28 November 2002 | Liam O'Brien
Civil engineering clients have rejected claims that they focus too heavily on cost when they choose the design for construction projects.
They were responding to comments by Professor Adrian Long, the new president of the Institute of Civil Engineers (ICE), who said too many clients focused on low-cost designs.
In his opening address to the ICE, Long said: "It is a question of pennies wise, pounds foolish.
"Clients are saving money initially, and then finding money is going out all the time. If you drive down the cost of the design, there will be a higher cost in the longer term."
But the Confederation of Construction Clients (CCC) said it had long been accepted that cost should not be the only focus.
Its executive secretary, Tony Pollington, said: "Cost is not the determinant for our members, it is best value.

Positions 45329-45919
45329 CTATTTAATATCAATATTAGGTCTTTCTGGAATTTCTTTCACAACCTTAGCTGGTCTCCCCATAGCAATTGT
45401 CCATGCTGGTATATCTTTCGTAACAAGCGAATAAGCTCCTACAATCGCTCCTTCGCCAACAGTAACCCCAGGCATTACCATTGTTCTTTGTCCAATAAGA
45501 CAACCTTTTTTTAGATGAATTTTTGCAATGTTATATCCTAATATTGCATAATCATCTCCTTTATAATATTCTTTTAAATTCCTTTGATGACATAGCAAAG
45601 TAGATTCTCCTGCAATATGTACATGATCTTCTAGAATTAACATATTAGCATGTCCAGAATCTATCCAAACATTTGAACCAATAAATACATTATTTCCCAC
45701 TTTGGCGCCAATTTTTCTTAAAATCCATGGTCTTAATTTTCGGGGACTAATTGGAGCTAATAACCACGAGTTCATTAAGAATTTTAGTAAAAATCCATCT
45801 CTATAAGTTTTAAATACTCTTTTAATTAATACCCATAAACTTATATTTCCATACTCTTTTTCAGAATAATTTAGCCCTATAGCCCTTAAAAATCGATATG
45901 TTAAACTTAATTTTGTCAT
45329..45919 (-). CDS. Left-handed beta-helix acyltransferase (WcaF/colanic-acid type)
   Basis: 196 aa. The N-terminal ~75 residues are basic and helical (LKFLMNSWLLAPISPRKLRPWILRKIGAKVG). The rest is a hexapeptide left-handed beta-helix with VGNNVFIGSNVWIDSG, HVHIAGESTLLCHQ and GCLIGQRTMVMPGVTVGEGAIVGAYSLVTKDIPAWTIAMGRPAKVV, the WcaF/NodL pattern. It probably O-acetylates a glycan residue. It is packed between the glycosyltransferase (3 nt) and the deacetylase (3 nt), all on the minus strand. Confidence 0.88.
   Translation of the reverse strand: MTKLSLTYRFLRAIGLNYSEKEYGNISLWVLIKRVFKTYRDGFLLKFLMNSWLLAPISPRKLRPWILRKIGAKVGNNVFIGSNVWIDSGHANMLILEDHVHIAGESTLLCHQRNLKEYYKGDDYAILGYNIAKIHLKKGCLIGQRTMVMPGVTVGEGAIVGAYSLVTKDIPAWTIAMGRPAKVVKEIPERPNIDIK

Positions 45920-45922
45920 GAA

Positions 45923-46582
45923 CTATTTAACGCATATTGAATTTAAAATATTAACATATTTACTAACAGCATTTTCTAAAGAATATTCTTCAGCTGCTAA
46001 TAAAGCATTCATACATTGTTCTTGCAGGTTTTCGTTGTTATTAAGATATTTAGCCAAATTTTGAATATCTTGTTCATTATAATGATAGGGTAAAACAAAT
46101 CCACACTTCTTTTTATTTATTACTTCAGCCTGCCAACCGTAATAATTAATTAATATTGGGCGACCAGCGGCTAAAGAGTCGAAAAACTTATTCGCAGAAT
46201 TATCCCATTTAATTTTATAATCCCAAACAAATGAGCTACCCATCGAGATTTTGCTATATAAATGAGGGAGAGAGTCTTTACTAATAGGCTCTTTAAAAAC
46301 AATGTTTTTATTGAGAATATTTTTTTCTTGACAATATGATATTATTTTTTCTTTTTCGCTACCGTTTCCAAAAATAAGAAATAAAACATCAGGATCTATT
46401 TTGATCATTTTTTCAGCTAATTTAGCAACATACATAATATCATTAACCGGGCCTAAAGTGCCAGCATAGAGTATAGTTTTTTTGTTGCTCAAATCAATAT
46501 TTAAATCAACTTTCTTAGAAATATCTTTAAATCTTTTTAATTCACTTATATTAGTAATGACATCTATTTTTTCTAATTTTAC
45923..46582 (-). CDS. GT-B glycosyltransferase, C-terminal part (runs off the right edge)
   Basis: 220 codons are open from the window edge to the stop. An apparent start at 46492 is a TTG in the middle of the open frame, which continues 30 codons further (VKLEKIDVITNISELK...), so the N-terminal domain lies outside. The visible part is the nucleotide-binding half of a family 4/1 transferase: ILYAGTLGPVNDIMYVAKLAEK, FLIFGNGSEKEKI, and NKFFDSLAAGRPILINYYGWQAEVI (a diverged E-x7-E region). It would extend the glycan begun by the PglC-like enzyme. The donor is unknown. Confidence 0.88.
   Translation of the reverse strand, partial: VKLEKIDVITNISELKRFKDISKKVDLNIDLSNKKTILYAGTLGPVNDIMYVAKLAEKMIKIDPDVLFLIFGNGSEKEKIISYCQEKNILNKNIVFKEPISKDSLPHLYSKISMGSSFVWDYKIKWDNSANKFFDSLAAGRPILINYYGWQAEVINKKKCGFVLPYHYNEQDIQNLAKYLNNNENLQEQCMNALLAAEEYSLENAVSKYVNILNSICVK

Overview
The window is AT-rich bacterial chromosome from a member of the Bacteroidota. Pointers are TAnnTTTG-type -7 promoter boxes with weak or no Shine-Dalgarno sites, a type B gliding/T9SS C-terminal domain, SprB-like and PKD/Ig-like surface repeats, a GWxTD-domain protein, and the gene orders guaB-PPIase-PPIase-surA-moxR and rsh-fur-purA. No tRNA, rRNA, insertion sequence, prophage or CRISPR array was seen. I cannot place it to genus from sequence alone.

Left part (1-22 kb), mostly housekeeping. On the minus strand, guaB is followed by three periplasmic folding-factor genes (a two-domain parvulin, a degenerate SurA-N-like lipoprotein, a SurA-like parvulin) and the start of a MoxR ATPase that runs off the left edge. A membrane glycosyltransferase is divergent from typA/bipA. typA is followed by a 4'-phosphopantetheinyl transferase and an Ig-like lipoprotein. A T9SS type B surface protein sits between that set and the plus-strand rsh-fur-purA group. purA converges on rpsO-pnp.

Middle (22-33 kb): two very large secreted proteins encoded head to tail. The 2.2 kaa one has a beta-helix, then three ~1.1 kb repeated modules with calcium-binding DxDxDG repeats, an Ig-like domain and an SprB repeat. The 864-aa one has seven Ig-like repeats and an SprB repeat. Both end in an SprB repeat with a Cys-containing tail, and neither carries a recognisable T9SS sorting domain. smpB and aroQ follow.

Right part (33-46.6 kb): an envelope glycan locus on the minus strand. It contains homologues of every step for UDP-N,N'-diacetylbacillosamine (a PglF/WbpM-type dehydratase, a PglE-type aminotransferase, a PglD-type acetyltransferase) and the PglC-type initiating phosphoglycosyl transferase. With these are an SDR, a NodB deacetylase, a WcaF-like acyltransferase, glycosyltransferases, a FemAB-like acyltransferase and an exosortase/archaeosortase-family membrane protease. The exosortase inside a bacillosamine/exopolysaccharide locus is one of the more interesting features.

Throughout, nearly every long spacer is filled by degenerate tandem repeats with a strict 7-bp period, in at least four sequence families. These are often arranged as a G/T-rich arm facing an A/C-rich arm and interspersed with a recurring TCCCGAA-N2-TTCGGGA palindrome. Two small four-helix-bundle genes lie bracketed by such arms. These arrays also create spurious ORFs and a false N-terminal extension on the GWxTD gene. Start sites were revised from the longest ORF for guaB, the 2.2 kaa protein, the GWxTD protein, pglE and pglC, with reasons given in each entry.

"They do take into account costs in use and are concerned about the long-term costs of the constructions they purchase.
"Professor Long is right to identify that low cost should not be the basis for decisions, but this has been widely accepted for a number of years."
Long, who was previously Dean of Engineering at Queen's University in Belfast, told SM that too many procurement managers were unaware of the long-term implications of such a focus on short-term cost.
He also said they did not know that maintenance costs during the lifetime of a building were reckoned to be 500 per cent more than the cost of its construction.
He added: "It is reckoned that if a design costs one unit, the salaries paid to those using that building will be 200 units, so it makes sense to have the best design and satisfied clients.
"If you are regularly in the business of building procurement there is not a problem, but if you only do it occasionally, or once in a lifetime, you go for the cheapest option and are unaware of the longer-term implications," he said.
Long is inviting representatives from the CCC to a meeting to discuss how the issues of low-cost design can be addressed jointly by the ICE and the confederation.